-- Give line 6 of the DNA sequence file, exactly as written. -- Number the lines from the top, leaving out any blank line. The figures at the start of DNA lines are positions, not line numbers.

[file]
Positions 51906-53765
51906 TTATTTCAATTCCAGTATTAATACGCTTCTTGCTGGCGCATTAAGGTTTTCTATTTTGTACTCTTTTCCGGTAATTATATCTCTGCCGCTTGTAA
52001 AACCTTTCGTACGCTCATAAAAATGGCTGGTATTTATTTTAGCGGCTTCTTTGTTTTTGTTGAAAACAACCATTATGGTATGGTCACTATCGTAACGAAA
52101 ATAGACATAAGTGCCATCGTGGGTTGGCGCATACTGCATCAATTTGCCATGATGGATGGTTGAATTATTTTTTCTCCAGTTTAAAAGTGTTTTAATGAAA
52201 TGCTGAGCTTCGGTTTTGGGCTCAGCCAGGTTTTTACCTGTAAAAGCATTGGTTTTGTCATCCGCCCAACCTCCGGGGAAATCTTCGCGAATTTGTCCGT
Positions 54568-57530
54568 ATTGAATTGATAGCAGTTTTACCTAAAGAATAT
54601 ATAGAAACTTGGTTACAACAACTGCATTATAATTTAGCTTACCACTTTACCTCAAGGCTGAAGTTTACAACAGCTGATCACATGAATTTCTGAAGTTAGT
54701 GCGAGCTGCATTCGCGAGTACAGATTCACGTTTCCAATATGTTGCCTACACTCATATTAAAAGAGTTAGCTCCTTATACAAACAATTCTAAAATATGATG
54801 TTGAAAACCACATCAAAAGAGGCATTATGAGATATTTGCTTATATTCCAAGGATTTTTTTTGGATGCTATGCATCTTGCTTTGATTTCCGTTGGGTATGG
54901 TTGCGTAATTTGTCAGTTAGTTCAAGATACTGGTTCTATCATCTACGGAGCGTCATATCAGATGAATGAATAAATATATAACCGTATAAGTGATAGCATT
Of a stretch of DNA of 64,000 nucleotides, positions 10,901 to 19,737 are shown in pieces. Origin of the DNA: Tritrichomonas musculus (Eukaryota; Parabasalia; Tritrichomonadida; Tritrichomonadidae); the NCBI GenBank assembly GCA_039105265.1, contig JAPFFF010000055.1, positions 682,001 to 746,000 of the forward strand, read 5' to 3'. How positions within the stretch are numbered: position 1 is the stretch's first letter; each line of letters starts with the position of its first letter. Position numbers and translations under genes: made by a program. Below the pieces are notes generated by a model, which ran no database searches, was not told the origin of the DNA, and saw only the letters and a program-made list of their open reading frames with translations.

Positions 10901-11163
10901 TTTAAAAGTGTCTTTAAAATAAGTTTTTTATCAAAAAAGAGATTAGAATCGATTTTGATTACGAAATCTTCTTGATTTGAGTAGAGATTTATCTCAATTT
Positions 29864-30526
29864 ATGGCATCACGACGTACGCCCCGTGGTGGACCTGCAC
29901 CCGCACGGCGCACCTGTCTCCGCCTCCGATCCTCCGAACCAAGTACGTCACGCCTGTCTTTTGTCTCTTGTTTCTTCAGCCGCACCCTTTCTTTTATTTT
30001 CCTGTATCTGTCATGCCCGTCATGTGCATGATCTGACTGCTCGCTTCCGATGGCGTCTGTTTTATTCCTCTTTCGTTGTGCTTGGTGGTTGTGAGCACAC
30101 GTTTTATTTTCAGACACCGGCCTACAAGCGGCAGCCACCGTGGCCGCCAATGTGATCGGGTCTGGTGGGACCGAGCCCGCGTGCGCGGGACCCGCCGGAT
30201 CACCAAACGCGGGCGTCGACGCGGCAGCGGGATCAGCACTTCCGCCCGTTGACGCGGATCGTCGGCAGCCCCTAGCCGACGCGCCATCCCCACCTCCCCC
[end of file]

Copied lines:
Positions 54568-57530